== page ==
Personality and Social Psychology, 80, 501-519.

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Page 148

students to see if it helps them to more readily recognize problems and provide more

effective assistance to students. Longitudinal studies could study the effect on retention as a

result of the additional training and education for both students and professionals. The

research could include studying the effect of creating a well-defined, proactive plan to work

with at-risk students that would include an increase in the number of one-on-one regularly

scheduled meetings throughout each semester to forge stronger connections with the students

and which would be specifically focused on the developmental needs of the students.

References

Mahalik, J. M. (1996, August). Gender role conflict in men as a predictor of behavior on the

interpersonal circle. Paper presented at the Symposium on men gender role conflict

research: New directions in counseling men, Toronto, Canada.

Newman, R. S., & Goldin, L. (1990). Children’s reluctance to seek help with school work.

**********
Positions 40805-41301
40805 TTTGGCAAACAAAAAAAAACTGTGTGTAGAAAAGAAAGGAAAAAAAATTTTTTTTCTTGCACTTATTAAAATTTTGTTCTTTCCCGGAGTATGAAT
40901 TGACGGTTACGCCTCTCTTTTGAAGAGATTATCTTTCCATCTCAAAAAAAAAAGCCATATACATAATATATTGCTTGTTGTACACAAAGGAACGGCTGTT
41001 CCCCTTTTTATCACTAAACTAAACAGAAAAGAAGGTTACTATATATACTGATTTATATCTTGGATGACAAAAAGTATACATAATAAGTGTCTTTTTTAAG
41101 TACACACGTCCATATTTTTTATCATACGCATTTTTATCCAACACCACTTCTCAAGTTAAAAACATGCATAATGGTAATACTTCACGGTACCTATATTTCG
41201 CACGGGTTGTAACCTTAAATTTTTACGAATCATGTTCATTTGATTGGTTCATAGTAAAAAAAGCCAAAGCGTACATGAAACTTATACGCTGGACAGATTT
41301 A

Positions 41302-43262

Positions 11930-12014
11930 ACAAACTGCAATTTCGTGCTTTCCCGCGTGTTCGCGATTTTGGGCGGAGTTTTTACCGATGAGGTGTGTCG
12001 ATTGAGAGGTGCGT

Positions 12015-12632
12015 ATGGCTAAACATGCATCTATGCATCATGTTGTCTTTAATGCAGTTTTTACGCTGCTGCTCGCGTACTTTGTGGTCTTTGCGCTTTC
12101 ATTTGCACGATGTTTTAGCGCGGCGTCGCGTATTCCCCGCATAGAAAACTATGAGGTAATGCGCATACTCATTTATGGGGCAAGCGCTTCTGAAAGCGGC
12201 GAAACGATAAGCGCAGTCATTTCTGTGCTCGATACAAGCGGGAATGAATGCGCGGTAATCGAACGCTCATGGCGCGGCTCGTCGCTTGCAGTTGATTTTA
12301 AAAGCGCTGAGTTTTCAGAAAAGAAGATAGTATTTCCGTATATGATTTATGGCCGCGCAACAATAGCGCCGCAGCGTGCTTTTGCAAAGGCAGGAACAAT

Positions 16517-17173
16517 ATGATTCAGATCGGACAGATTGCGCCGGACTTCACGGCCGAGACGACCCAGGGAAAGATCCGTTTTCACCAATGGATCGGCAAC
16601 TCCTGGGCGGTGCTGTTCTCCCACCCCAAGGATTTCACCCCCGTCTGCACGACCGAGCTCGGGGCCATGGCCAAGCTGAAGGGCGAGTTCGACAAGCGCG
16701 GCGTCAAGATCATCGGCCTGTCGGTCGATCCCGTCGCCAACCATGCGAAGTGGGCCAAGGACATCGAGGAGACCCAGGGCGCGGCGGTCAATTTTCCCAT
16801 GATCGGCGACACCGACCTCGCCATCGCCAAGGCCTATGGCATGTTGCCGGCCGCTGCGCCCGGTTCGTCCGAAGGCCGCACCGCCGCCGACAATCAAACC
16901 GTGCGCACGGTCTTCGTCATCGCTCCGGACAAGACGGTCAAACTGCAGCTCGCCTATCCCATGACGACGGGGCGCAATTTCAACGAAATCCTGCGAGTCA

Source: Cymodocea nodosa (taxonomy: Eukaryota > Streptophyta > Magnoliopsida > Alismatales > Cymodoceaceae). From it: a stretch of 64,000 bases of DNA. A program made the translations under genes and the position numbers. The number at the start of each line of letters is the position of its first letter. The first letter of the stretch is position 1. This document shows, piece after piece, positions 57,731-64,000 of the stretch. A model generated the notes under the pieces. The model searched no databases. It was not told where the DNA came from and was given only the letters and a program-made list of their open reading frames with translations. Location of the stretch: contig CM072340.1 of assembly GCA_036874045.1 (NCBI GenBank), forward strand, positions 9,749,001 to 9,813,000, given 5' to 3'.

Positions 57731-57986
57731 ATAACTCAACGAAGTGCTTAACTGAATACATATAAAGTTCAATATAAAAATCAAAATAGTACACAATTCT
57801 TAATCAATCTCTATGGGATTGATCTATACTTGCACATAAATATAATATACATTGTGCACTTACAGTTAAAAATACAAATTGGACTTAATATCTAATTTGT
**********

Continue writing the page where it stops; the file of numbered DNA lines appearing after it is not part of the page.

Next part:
Journal of Educational Psychology, 82, 92-100.

Pennebaker, J. W. (1995). Emotion, disclosure and health: An overview. Emotion, disclosure,

and health. Washington, DC: American Psychological Association.

Scheidt, C. E., & Waller, E. (2004). Attachment representation and affect regulation; Current

finding of attachment research and their relevance for psychosomatic medicine. In I.

Nyklicek, L. Temoshok & A. Vingerhoets (Eds.), Emotional expression and health;

Advances in theory, assessment and clinical applications (pp. 225-239). New York:

Brunner-Routledge.

Shapiro, G. (1983). Embarrassment and help-seeking. In B. M. DePaulo, A. Nadler & J. D.

Fisher (Eds.), New directions in helping (pp. 143-161). New York: Academic Press.

143

Page 149

Solano, C. H., Batten, P. G., & Parish, E. A. (1982). Loneliness and patterns of self-

disclosure. Journal of Personality and Social Psychology, 43, 524-531.

Wei, M., Russell, D. W., & Zakalik, R. A. (2005). Adult attachment, social self-efficacy,

self-disclosure, loneliness, and subsequent depression for freshmen college students: A

longitudinal study. Journal of Counseling Psychology, 4, 602-614.